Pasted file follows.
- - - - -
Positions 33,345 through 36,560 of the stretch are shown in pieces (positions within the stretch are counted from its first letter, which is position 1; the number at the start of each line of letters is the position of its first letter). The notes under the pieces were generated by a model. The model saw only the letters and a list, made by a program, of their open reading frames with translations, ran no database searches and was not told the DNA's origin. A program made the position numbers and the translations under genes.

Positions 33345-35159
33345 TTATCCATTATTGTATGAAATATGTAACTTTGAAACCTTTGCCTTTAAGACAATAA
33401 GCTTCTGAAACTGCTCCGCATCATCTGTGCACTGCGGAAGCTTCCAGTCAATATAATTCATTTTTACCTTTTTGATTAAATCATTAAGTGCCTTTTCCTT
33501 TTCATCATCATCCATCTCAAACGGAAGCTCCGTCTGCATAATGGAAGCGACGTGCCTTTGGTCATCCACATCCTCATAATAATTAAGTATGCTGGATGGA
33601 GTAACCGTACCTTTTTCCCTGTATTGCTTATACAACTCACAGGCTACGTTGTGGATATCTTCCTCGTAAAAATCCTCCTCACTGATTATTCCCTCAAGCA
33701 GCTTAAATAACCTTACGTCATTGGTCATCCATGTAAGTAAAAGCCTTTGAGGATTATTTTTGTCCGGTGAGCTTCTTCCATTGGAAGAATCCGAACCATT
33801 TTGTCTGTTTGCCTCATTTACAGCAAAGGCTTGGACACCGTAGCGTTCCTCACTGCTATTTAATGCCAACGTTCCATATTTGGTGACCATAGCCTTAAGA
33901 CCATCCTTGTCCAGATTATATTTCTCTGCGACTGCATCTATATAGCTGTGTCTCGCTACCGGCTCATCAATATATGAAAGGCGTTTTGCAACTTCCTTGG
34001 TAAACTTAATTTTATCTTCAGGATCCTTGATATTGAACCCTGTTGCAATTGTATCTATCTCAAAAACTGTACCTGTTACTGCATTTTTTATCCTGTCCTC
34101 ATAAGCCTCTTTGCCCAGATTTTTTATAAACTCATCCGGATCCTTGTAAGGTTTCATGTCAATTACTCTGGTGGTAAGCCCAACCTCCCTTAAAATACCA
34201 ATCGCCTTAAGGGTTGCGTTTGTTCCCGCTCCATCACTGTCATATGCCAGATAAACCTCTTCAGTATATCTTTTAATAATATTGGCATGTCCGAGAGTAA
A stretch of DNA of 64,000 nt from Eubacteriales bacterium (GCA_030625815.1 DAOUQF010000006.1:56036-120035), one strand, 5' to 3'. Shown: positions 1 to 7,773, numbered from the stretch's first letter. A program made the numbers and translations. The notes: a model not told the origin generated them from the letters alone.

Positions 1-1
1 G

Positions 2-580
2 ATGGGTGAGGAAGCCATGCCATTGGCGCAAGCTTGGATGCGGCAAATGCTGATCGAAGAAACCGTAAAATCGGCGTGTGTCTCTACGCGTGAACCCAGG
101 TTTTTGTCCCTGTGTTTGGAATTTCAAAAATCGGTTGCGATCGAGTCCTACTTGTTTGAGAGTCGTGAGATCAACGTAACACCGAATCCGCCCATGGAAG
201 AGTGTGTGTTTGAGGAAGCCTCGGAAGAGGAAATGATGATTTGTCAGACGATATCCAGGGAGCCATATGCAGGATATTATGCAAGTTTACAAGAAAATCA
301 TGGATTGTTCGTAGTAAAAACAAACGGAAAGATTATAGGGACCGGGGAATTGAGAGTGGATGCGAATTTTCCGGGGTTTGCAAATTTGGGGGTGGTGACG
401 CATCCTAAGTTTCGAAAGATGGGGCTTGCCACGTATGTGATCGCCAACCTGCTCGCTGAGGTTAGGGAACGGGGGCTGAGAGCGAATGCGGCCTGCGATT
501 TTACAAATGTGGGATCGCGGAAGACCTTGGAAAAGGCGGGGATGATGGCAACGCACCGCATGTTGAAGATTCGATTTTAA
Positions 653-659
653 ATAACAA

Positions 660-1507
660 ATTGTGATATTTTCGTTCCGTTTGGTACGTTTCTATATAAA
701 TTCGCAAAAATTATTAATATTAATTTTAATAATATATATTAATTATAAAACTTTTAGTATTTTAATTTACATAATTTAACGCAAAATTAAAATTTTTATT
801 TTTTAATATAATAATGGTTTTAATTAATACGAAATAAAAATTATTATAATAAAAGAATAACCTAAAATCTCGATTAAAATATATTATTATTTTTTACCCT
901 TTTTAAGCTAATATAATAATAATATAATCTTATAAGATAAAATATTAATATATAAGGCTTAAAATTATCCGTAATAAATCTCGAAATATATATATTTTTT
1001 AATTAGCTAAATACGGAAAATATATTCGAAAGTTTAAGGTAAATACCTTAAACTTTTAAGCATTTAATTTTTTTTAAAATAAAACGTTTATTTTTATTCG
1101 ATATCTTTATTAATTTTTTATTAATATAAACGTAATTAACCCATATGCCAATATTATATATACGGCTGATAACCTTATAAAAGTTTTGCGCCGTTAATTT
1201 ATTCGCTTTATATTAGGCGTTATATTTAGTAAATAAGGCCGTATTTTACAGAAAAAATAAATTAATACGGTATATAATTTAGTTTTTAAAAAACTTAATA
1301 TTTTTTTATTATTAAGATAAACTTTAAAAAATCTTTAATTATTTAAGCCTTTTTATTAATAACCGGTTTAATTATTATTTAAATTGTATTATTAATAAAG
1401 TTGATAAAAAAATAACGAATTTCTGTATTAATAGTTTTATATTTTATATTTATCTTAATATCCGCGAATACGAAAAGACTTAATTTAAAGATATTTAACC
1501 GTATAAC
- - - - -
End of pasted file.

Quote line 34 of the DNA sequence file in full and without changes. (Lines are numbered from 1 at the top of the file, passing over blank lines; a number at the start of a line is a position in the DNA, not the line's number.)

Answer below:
1401 TTGATAAAAAAATAACGAATTTCTGTATTAATAGTTTTATATTTTATATTTATCTTAATATCCGCGAATACGAAAAGACTTAATTTAAAGATATTTAACC